Think about this for a moment. How can you disprove a person’s exclusive vision or dream? If I put my head under a bucket, shook around a little bit, then came out wide-eyed claiming to have seen the “truth,” how could you really prove me wrong?

Atheists always like to say, “The mark of a good argument is that it is falsifiable.” What we have in most religions are unfalsifiable stories and claimed truths. The main proof people are going to have for their faith, then, is that it feels right and makes sense to them. This is almost entirely subjective.

But what about Christianity? Well, our holy book happens to come with writings of real historical events that were being circulated within the lifetimes of the actual people involved. And these historical events are not merely peripheral issues that place things within some known context to give it the air of veracity…the MAIN EVENT is told as a historical event. Namely, a man named Jesus Christ walked upon this earth during the reign of Tiberius Caesar at specific times and places and died under Roman law, leaving behind an empty tomb.

I think people who look into the issue themselves will agree with John Dickson when he says, “the beliefs and texts of Christianity become uniquely open to public scrutiny. It is as if Christianity places its neck on the chopping block of academic scrutiny and invites anyone who wishes to come and take a swing.” (Please see this excellent excerpt:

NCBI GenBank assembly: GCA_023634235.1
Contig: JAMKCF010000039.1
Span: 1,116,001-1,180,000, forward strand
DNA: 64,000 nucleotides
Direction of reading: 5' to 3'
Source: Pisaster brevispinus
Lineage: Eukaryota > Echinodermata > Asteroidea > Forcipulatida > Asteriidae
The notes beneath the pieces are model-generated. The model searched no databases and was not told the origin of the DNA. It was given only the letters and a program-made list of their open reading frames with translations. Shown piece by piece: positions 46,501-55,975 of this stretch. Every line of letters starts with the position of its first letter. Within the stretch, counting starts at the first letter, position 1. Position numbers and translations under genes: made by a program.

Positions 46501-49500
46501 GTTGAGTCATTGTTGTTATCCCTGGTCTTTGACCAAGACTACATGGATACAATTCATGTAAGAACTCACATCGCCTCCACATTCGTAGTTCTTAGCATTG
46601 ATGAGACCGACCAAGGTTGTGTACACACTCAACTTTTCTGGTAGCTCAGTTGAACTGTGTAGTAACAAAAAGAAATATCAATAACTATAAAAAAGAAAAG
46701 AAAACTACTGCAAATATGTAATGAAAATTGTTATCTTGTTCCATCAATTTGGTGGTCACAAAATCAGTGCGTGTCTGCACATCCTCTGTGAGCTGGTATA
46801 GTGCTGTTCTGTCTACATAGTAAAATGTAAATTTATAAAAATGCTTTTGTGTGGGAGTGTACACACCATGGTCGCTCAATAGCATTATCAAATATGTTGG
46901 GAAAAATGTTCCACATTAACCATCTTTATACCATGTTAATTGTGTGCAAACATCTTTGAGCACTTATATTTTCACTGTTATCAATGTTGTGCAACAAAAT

In 2,000 years, NO ONE has been able to disprove the empty tomb, and only recently is there some effort by Christ-mythers to claim that Jesus never existed at all. (I’ve looked into these…move along people, there really is nothing of worth there.) There are a number of alternative theories bandied about, like the disciples stole the body, but they are woefully full of holes. Maybe I’ll address them in a later post.

Think about this: what could be the ultimate sign that Jesus was God in the flesh? Miracles? Sure, he did some of those. But then again, miracles have been recorded in other instances as well. Rising from the dead is the ultimate sign, and it just happens to be one the Roman government could not deny. They had every reason to parade Jesus’ body around town and squash Christianity immediately…but they couldn’t do it. Jesus really was gone and ascended.

By contrast, Muhammad won military battles, but so have countless other men who did not claim to have divine revelation from God. Muslims actually need to believe that Jesus was never crucified at all, but ascended beforehand (even they cannot deny that Jesus is not dead or buried). In other words, they need to deny one of the most obvious facts of ancient history, the crucifixion, to maintain their beliefs. Christianity, on the other hand, is completely in line with recorded history.